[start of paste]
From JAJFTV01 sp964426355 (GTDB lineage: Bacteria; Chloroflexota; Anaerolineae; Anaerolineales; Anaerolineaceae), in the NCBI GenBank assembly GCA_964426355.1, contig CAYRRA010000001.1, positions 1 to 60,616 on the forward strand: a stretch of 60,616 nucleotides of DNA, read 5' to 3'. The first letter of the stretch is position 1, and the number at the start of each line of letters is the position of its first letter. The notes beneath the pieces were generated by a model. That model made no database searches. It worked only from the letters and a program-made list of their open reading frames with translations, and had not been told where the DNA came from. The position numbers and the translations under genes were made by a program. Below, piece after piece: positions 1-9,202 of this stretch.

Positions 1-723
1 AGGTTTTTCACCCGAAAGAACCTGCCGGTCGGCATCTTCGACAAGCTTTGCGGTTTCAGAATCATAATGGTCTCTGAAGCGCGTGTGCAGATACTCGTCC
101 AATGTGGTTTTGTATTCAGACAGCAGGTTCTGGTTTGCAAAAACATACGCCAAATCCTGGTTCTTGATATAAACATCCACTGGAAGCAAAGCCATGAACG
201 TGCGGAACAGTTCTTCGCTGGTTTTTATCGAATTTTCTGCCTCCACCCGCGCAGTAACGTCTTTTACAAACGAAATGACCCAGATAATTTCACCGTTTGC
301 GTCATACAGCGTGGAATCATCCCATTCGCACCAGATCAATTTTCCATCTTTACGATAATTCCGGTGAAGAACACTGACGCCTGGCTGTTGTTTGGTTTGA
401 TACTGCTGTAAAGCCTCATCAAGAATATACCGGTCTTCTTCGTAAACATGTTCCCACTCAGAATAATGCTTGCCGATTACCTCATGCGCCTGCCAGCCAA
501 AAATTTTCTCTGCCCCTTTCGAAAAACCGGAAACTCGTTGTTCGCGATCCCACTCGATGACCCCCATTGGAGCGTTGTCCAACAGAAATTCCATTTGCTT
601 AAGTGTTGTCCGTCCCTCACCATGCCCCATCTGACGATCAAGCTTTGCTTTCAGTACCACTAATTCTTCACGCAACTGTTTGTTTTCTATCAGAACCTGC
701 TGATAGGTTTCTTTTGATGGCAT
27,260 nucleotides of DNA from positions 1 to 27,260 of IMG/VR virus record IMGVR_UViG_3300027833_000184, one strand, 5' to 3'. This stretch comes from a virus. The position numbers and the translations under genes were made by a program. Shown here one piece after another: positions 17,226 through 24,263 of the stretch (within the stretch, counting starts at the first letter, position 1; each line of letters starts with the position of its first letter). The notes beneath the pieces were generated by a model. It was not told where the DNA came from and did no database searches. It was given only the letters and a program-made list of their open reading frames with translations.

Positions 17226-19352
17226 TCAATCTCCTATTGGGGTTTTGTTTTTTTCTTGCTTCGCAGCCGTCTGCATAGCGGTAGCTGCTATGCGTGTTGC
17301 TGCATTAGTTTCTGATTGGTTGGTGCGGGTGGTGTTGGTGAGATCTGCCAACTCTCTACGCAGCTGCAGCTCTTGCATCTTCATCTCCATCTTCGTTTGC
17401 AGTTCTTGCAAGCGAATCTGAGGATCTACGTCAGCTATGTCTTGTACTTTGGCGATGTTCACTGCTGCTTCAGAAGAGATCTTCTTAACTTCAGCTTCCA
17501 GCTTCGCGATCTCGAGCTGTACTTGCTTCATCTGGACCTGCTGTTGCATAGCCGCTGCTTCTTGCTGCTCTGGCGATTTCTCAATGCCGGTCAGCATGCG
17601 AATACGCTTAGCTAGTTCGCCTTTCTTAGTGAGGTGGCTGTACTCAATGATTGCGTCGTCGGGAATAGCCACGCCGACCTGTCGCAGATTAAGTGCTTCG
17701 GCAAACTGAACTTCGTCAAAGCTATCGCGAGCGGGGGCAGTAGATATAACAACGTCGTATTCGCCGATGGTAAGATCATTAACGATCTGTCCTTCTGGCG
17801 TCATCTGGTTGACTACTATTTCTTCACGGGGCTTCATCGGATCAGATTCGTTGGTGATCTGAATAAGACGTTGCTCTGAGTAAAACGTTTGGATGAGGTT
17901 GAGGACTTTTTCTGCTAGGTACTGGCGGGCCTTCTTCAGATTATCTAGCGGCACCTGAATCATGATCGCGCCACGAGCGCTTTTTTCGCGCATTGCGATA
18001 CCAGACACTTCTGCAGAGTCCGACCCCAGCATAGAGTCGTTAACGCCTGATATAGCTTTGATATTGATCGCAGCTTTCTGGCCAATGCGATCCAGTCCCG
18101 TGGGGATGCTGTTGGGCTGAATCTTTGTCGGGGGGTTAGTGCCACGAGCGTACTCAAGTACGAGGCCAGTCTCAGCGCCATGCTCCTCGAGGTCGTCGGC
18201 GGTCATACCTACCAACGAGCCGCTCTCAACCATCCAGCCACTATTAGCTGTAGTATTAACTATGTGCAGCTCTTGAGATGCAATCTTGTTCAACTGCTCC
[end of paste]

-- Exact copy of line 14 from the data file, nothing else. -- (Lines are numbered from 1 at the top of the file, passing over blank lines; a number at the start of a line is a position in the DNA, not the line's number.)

17301 TGCATTAGTTTCTGATTGGTTGGTGCGGGTGGTGTTGGTGAGATCTGCCAACTCTCTACGCAGCTGCAGCTCTTGCATCTTCATCTCCATCTTCGTTTGC